In addition to some Italian picture lamps of the 1st century A.D., the main focus of K. Wilhelm's lamp collection is on 41 lamps of the middle and late imperial period produced in North Africa, as well as three singular plaster matrices for the manufacture of lamps with heart-shaped snout. The 32 red-tone, red engobed lamps from Central Tunisian potteries give an insight into the rich variety of snout and shoulder designs during the early phase of red-tone lamp production; they also show connections between the mirror decoration motifs and the appliquéd sigillata of the second half of the 3rd and 4th centuries. X-ray fluorescence analyses can be used to verify their production in two pottery centers.
The presented lamps are part of a collection of Roman fine pottery by K. Wilhelm, with a focus on North African sigillata of the late 2nd to 6th century, which was already published in 2019 as volume 8 of the MBPA. Eleven picture lamps were produced in Italy, 41 lamps and three lamp models were made in North Africa. They offer an overview of the spectrum of forms and decorations of the light fixtures, some of which were produced in large quantities and negotiated over a wide area. The early and mid-imperial examples from Italy are typical examples of these picture lamps. Some of them are of great artistic quality; their mirrors are decorated with motifs related to their light-giving function, but also various mythological scenes. The North African, non-red-tone lamps of the 2nd and 3rd centuries are also typical examples; outstanding is a volute lamp, whose mirror is decorated with a risalit villa and a two-wheeled carriage. So far, there is hardly any concrete evidence of which potteries in Tunisia produced these lamps. Three singular upper parts of plaster matrices, which were used for the production of lamps, also originate from such potteries. Most of the North African lamps are red toned and red engobed, including two figural head lamps. Of great importance are twelve red toned, red engobed (sigillata) lamps produced in central Tunisia, which are among the rare representatives of the early production phase of this genre during the 3rd and first half of the 4th century. They show the richness of variation in both form and decoration during an early experimental phase in the production of these lamps, which ultimately led to the "classical" late antique forms with partly Christian mirror and shoulder decoration motifs. Thus, some older, non-red-tone lamps were taken as models, moulded and modified; in some cases, however, new forms or elements of form and decoration were developed. For the decoration of mirrors, potters from the 3rd to the early 5th century often used decorative motifs molded from the appliquéd sigillata pottery. This already shows the connections to the workshops in Central Tunisia that produced these relief-ornamented sigillata. The X-ray fluorescence analyses of selected lamps in the collection confirm this. According to this, the majority of the early examples come from Henchir el Guellal near Djilma, which was apparently the most important production center in Central Tunisia in the early phase of the red-tone lamps, but individual pieces were produced in Sidi Marzouk Tounsi.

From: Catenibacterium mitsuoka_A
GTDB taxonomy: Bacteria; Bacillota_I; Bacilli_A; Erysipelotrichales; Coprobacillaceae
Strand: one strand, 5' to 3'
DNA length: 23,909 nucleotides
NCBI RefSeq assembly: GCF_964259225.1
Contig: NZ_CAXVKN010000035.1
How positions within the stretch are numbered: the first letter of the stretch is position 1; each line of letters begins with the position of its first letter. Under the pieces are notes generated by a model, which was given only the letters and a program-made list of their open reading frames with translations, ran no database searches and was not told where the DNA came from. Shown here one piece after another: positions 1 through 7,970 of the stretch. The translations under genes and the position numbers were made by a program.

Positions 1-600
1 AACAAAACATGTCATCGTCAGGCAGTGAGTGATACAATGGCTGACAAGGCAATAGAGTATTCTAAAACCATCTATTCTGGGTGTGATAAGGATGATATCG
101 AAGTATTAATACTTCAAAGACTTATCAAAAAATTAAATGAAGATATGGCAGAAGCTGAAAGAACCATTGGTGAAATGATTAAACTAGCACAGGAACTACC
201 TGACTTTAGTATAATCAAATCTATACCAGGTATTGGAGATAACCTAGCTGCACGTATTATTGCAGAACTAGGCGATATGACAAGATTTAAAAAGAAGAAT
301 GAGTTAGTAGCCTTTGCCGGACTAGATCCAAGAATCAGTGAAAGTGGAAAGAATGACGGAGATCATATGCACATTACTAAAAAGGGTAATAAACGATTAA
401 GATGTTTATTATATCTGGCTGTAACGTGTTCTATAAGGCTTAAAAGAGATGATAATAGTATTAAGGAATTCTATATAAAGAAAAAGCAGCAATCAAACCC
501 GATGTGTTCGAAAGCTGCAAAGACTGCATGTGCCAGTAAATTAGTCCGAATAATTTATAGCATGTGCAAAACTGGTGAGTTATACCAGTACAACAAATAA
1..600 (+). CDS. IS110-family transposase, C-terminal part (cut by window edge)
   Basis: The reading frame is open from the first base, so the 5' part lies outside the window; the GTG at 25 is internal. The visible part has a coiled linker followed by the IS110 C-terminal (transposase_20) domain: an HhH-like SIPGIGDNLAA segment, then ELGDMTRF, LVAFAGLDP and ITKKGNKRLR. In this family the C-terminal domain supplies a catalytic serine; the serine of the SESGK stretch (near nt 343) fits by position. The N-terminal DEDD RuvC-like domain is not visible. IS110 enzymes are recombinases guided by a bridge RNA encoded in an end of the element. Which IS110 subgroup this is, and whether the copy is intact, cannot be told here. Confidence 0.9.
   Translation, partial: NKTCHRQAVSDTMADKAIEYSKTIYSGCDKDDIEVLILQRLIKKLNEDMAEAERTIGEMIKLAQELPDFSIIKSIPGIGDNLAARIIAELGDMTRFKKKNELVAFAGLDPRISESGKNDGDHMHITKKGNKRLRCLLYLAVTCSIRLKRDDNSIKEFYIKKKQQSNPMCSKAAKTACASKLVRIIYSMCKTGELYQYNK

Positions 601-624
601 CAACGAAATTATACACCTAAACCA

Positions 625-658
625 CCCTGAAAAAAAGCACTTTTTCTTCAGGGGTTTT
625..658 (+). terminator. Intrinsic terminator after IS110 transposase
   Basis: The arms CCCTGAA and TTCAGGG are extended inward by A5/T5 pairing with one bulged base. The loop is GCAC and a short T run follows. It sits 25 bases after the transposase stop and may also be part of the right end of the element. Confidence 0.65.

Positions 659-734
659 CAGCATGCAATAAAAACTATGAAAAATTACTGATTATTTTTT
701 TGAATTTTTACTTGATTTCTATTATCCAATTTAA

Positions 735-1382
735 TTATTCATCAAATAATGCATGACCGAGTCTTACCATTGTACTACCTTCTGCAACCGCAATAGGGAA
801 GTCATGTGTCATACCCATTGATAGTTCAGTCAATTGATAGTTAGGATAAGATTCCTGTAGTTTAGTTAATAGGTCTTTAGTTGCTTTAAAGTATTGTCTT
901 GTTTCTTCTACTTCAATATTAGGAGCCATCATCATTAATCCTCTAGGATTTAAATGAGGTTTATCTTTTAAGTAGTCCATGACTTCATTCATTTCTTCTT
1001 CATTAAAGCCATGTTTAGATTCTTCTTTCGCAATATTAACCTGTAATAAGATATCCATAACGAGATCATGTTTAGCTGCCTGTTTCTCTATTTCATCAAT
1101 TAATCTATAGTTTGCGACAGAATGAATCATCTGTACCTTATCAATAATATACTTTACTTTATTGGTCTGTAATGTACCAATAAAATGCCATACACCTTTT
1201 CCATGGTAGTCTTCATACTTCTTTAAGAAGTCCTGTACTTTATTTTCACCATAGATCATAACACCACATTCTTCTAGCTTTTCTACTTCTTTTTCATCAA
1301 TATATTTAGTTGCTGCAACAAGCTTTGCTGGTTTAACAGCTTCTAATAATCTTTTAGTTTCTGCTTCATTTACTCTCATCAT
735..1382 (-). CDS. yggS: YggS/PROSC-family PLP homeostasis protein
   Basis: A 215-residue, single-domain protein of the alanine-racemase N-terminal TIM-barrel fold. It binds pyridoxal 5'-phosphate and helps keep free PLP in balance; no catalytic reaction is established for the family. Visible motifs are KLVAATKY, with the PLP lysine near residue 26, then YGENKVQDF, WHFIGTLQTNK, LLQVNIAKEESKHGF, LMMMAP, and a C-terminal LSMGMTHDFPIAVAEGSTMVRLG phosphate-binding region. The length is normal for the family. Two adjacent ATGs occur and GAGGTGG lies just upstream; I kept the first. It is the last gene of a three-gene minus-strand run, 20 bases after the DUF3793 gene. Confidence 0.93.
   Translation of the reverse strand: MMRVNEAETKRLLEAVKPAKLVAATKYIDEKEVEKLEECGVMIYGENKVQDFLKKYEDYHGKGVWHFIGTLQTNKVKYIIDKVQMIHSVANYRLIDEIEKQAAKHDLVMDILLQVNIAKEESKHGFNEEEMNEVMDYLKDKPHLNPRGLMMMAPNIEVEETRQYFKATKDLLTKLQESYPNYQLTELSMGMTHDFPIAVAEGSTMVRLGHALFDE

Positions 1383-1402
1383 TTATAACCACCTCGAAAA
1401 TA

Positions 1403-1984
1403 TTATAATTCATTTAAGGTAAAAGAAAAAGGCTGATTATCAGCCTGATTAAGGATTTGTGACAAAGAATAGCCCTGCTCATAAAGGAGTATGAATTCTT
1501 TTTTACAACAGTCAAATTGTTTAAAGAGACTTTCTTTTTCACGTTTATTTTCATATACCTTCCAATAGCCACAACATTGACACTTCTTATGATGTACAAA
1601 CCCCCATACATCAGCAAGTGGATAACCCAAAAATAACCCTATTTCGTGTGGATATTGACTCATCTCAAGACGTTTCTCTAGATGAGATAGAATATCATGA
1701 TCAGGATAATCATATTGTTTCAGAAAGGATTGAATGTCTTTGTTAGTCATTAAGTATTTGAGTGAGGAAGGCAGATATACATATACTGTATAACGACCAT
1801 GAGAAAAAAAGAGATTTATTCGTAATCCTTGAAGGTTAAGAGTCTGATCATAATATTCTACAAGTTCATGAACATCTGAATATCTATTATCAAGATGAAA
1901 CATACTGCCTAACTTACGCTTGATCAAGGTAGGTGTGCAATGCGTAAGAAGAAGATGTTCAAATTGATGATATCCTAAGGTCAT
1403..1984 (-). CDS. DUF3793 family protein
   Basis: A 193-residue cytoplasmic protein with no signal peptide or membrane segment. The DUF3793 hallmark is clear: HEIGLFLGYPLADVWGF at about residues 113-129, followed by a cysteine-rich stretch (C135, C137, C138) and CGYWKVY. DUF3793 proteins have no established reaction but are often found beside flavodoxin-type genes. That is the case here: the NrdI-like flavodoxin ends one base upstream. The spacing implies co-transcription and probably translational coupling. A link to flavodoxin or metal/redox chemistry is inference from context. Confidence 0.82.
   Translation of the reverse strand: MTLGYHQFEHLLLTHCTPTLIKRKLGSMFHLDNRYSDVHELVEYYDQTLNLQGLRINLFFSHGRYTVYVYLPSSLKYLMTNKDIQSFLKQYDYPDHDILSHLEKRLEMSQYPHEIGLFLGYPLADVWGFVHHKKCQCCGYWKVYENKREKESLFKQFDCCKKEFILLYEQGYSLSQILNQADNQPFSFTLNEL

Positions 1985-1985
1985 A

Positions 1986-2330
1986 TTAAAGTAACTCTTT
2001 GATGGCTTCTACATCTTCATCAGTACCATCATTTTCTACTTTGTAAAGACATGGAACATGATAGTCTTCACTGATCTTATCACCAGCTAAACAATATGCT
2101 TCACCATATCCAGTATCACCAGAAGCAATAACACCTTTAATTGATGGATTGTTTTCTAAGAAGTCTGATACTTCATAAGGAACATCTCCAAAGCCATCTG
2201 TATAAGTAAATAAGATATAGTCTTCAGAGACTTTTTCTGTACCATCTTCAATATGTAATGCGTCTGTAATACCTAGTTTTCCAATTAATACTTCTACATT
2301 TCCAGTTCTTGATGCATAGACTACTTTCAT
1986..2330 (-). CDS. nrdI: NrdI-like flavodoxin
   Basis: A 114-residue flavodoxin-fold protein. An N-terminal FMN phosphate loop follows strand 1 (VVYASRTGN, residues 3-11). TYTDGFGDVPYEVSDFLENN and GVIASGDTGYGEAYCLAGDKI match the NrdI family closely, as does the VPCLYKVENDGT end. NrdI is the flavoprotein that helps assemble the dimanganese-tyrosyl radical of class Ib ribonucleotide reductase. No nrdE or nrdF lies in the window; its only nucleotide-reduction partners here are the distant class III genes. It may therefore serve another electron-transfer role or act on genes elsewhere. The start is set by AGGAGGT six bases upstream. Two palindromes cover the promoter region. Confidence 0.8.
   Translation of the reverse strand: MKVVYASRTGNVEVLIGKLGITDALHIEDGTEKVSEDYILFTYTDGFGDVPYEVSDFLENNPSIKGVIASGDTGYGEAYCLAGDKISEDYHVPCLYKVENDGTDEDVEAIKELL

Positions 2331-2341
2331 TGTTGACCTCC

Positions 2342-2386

Ines Abspacher (*1984) studied Provincial Roman Archaeology, Classical Archaeology, Late Antiquity and Byzantine Art History at the Universities of Augsburg and Munich from 2007 to 2011. In the summer semester of 2011, she completed her studies at the University of Munich in Provincial Roman Archaeology with the Magister Artium. After having already participated in several excavation projects in Germany and abroad (e.g. in the Roman fort Gheriat el-Garbia, Libya) during her studies, she is now working as co-owner of a specialized company for archaeological excavations mainly in the Augsburg city area. Her research focus is the investigation of the material culture of the Roman Alpine and Danube provinces.